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Peter Crooks knew he’d have to get creative if he was going to make a cannabis-infused candy that would satisfy federal prohibitions against pot products that might appeal to children.

“We also decided to get a little more sophisticated in our flavour profiles,” Mr. Crooks, a neuropharmacologist by training who previously ran Canada’s Smartest Kitchen, explained during a tour of his new role as chief product innovation officer of Dosecann, the Charlottetown-based cannabis processing division of the Auxly Group. “Grapefruit-hibiscus for example, lemon-lavender, apple-green tea, certain flavours that probably would not immediately appeal to children.”

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Peter Crooks, Chief Product Innovation Officer, points at one of the edible products that Dosecann Cannabis Solutions produces as Greg Boone, CEO of Dosecann Cannabis Solutions (3rd from left), as well as Jameson Berkow (4th from left) at the Dosecann manufacturing plant in Charlottetown, PEI on Monday, October 14, 2019.

JOHN MORRIS/The Globe and Mail

Last week, the company informed Health Canada it would be introducing 80 new varieties of cannabis extract-based products to the market as soon as late December, and is undergoing an expansion that should lead to a tenfold increase in total processing capacity by early 2020. Split nearly down the middle in terms of vapes and edibles, 33 will be food products ranging from chocolate squares to sugar-free lozenges to gummies (though Auxly calls them “chews”) and the rest will be a mix of disposable vape pens and cartridges.

Unlike the edibles strategies of several other cannabis companies, none of the 80 products Dosecann is preparing to launch will feature rapid onset. Some companies claim to have addressed the issue of delayed onset through the use of new and largely untested technologies capable of getting cannabis absorbed by the body in a matter of minutes - not unlike an alcoholic beverage. Auxly says its edibles will still take the usual hour or two to take effect.

“That is more something we are going to look at for 3.0 on controlled release,” said Bob Chapman, Dosecann’s chief science officer who previously led the natural health products program for the National Research Council, a federal Crown corporation. “For the first phase, we really wanted to focus on keeping our formulations simple and homogeneous.”

The Dosecann Cannabis Solutions product Foray lays on a card at the Dosecann manufacturing plant in Charlottetown, PEI on Monday, October 14, 2019.

JOHN MORRIS/The Globe and Mail

Peter Crooks, Chief Product Innovation Officer, of Dosecann Cannabis Solutions, holds up product examples at the Dosecann manufacturing plant in Charlottetown, PEI on Monday, October 14, 2019.

JOHN MORRIS

For Mr. Crooks, the product he is perhaps most proud of is a twist on the traditional caramel chew infused with 10 milligrams of THC.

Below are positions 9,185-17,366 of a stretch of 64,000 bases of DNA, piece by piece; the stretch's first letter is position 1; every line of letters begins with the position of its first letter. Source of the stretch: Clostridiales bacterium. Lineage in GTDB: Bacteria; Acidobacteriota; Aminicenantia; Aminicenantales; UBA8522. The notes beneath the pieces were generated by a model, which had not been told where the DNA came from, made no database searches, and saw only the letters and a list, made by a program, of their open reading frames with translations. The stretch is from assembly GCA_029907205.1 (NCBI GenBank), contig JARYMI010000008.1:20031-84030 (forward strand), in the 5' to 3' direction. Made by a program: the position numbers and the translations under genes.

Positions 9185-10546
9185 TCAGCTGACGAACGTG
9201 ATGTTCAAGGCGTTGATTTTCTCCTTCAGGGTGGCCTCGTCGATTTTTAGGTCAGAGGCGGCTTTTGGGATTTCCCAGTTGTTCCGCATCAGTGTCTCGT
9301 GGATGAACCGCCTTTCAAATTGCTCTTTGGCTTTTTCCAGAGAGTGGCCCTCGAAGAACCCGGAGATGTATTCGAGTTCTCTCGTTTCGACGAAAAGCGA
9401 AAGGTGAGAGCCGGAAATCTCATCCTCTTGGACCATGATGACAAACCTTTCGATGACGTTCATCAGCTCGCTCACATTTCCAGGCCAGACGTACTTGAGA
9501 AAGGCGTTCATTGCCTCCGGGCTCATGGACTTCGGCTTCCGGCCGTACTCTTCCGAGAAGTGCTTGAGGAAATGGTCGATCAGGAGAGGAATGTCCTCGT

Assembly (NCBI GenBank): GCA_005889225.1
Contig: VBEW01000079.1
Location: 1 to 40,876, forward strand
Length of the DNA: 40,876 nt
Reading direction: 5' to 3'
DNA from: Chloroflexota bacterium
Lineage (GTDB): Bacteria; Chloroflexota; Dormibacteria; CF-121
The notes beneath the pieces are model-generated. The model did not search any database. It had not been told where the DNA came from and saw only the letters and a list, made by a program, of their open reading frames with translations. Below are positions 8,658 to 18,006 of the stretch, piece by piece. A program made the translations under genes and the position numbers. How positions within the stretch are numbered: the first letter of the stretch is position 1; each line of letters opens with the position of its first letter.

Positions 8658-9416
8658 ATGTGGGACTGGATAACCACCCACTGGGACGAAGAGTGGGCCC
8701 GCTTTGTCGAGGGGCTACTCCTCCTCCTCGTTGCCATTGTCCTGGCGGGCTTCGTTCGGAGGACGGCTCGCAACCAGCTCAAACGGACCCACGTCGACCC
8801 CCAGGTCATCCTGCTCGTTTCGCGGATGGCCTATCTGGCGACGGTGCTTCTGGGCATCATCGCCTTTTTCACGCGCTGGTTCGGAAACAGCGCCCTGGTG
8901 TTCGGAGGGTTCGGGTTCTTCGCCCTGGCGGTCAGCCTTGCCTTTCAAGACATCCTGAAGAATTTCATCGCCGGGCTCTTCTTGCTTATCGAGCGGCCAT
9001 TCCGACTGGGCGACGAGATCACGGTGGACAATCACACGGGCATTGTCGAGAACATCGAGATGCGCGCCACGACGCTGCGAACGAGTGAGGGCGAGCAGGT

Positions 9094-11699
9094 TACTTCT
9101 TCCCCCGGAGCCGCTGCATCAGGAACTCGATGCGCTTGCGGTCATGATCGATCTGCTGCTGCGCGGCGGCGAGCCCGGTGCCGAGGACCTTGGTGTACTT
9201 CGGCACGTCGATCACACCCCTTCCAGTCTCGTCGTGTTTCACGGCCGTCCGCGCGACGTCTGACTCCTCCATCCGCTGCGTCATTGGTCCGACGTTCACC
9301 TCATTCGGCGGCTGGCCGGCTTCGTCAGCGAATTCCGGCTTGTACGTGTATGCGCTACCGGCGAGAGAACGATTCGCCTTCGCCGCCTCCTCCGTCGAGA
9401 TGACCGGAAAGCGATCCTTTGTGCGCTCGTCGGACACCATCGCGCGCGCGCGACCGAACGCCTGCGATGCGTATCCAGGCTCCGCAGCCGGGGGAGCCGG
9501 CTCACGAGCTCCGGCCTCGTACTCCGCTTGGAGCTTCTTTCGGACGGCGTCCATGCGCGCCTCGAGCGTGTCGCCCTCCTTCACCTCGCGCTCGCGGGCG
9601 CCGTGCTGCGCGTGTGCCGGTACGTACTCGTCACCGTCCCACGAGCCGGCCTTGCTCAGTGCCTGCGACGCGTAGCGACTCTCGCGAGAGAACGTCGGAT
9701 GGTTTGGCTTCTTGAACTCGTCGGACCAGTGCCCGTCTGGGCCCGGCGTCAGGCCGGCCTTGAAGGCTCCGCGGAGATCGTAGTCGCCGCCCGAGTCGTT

“The thought occurred to me of something truly Canadiana, maple syrup and caramel,” he said, noting his use of a coconut puree instead of milk allowed the product to be completely dairy-free. “Caramel pairs very, very nicely with cannabis, cannabis flavours.”

“I think this could be the ‘Werthers of Weed’, that really was my objective,” Mr. Crooks said.

That specific product will not be among Dosecann’s initial 80, but the company is in the process of expanding its annual processing capacity from roughly 15,000 kilograms currently to nearly 150,000 kg in a matter of months.

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“We will be going from about one tonne [of plant material] every month to a tonne every day,” said Mr. Chapman. “That will be in two steps, a 600-pound-per-day cold ethanol and then another 1,500-pounds per day also of cold ethanol, so those two will come online in the next 60 days.”

Greg Boone, CEO of Dosecann Cannabis Solutions, listens to a question in the lab of the Dosecann manufacturing plant in Charlottetown, PEI on Monday, October 14, 2019.

JOHN MORRIS/The Globe and Mail

Before Auxly purchased Dosecann back in April 2018, when the former was known as Cannabis Wheaton, the Dosecann business plan was a “very similar model to a Valens or MediPharm,” said founder and CEO Greg Boone, referring to rival Canadian extractors. Both Valens and MediPharm are aggressively pursuing white-label strategies whereby they manufacture edibles, vapes and other extract-products on behalf of other brands.

“That was one of the things we wanted to agree upon, the strategy and vision was really to create a platform for extraction, formulation and purification that was specifically for [Auxly] branded products,” Mr. Boone, who was also among the earliest investors in licensed producer The Green Organic Dutchman, said of the acquisition process. “We funnel all of the [Auxly] plant material into this facility, where it is processed specifically for our own use.”

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